Leonardo DiCaprio and Kate Winslet in Titanic (1997)


(director/writer/editor: James Cameron; cinematographer: Russell Carpenter; editors: Conrad Buff/Richard A. Harris; cast: Leonardo DiCaprio (Jack Dawson), Kate Winslet (Rose DeWitt Bukater), Gloria Stuart (Rose Dawson Calvert), Billy Zane (Cal Hockley), Kathy Bates (Molly Brown), Frances Fisher (Ruth DeWitt Bukater), Bernard Hill (Capt. E.J. Smith), Victor Garber (Thomas Andrews), Bill Paxton (Brock Lovett), David Warner (law officer); Runtime: 191; Paramount Pictures; 1997)

“An unconscionable disaster, made for those who are less impressed with intellect in films than with special effects and a soap opera romance.”

Reviewed by Dennis Schwartz

An unconscionable disaster, made for those who are less impressed with intellect in films than with special effects and a soap opera romance. This is a film whose budget was for $200 million and while doing a dutiful job in re-creating the grandeur of the ship and its ritzy atmosphere, it failed in everything else. That is, except in the gall to think it has created a masterpiece.

If there is anyone who stills believes there is such a thing as an unsinkable ship, you’ll believe Leonardo DiCaprio’s innocuous portrayal of an artist and that the soap opera romance story told is tantamount to a work of dramatic art. This epic disaster film of the Titanic’s sinking upon hitting an iceberg on April 15, 1912 is all gloss, high-class trash, and pure Hollywood. While even in its quest for accuracy it still does not play up the fact that a near-by ship refused to come in time to save those who were in the water from freezing to death, thereby causing the unnecessary deaths of hundreds of the fifteen hundred who died. Films backed by big money like this one rarely ever go after controversy, much preferring to steer a trouble-free course with a clever eye on the bottom line.

This three hour and eleven minute disaster film opens with a team of deep sea explorers, led by Brock Lovett (Bill Paxton), looking for the Titanic’s treasures and the valuable jewels it had on board. These slick treasure hunters are disappointed that their found booty has turned to mud and that the only thing they have discovered, is a nude picture of a woman with the world’s most valuable blue egg-shaped diamond necklace (Le Coeur de la Mer) around her neck. But to their surprise they receive a call from the lady who posed for that picture, who is now 101-years-old. And, the film begins by flashback telling of what happened to the Titanic, narrated through the eyes of Rose (Gloria Stuart who in real-life is an 87-year-old former actress who appeared in the Gold Diggers of 1935).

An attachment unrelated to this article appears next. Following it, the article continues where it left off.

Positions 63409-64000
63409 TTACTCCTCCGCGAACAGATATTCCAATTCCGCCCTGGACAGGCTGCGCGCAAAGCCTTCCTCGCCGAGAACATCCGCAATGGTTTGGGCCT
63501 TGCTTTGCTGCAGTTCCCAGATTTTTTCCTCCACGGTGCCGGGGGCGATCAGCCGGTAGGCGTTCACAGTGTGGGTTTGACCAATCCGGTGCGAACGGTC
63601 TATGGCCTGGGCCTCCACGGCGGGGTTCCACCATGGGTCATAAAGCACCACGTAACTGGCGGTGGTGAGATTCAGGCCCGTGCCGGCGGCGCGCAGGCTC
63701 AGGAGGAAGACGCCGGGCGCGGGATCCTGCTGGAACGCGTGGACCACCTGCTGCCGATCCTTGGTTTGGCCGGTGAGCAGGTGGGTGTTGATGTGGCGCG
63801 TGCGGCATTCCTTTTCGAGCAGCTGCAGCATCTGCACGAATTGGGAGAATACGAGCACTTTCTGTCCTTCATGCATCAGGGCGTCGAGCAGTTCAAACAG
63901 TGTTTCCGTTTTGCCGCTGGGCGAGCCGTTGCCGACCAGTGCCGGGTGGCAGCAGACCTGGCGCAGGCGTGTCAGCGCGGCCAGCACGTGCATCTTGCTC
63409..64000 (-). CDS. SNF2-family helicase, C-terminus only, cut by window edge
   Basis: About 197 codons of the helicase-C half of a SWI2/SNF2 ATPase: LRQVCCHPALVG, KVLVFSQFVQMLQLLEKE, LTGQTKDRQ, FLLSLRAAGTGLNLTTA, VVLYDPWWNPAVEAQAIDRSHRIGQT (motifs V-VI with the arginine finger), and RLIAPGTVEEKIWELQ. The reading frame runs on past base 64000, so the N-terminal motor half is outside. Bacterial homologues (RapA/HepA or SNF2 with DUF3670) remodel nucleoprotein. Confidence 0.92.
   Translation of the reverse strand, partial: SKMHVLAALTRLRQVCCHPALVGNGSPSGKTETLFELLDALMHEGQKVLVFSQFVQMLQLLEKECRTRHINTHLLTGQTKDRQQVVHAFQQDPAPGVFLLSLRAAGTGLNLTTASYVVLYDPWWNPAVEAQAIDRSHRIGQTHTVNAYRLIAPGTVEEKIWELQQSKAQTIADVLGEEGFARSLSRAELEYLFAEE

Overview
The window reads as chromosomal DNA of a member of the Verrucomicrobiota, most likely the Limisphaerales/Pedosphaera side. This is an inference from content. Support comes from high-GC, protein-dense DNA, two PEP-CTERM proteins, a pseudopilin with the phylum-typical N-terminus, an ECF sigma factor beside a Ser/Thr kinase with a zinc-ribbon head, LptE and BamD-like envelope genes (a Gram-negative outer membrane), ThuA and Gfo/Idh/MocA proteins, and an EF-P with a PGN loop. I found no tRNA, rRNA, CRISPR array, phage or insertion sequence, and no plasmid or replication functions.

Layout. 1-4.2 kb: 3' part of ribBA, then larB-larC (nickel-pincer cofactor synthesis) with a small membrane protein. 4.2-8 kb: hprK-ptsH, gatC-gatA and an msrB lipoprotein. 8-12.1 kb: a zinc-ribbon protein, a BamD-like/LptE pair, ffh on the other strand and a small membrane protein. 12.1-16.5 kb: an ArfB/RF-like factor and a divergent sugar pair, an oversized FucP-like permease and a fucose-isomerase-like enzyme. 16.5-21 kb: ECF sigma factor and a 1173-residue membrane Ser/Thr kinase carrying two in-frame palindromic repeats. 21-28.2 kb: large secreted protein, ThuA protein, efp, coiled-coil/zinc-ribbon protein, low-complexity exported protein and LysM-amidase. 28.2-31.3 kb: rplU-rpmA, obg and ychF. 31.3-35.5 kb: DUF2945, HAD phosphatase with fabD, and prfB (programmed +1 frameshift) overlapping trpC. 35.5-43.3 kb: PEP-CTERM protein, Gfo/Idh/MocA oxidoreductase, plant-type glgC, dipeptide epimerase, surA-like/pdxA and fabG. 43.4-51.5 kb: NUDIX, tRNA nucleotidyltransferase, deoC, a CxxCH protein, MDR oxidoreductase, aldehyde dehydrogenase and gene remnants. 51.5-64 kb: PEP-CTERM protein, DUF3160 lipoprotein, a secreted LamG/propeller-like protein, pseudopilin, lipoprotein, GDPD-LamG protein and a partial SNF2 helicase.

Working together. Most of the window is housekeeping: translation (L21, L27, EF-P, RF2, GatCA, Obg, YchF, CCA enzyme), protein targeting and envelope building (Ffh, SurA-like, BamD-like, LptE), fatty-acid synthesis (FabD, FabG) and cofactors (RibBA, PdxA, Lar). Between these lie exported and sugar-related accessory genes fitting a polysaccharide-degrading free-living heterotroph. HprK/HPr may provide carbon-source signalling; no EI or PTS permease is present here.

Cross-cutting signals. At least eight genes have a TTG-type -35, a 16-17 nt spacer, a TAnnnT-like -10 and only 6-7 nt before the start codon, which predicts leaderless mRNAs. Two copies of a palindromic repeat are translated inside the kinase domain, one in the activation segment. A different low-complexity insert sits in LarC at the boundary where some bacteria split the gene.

The filmmaker stresses the difference in classes on board, by showing the haughty rich boarding on first-class passage and the noble lower-class in steerage. The first one we see to board from first-class is the gorgeous and well-plumed Rose (Kate), with her snooty mother (Francis) and the man she is soon-to-be-married-to, the wealthy scion to his family business, Cal. He is played hideously and one-dimensionally by Billy Zane. By way of steerage comes our boy Jack Dawson (Leonard), who wins his ticket in a card game. All the lower-class people are the salts of the earth, while all the upper-class people all seem to be snobs. There is one notable exception, “The Unsinkable Molly Brown,” who represented the class of “new money.” She is played without creating any further interest in her character by Kathy Bates, who seems to be going through the motions of what the character is supposed to be like. I think any actress on board that ship could have played that part.

Everyone aboard the Titanic was stereotyped. What gave this film watch-ability was the way the ship was re-created down to its last details, giving one the romantic feeling of being on the real voyage. At least, the money spent for visual effects went to some good use.

The love story begins when Jack stops Rose from jumping overboard, as she is apparently confused about her loveless romance and upcoming marriage and contemplates suicide. The remainder of the film is about these star-crossed lovers, trying to get together but being opposed by her mother and her future husband.

The other part of the film focuses on the ship’s management telling the captain to speed things up. The captain against his better judgment is obliging to that wish, supposedly for the publicity the ship would get if it docked in New York ahead of schedule. What was ultimately unforeseen was that the fog created conditions that made it impossible to detect icebergs, as the ship would ram into those icebergs at full speed.

The photography was great. The costumes were terrific. The sound system was as good as it gets. Everything about the special effects was first-class. If you judge a film by those standards, then you will be more than pleased with this film. If you are looking for a cruise into deeper water then I’m afraid you’re out of luck, this one will only leak in the shallow water it’s stuck in. I waited a long time to see this film, choosing to watch it on TV and not on the big screen. I have no regrets why I waited so long. By the way I saw A Night To Remember (1958) and thought that version of the Titanic to be just grand, not cluttered with a trivial story like this one. It just stuck to the historical event.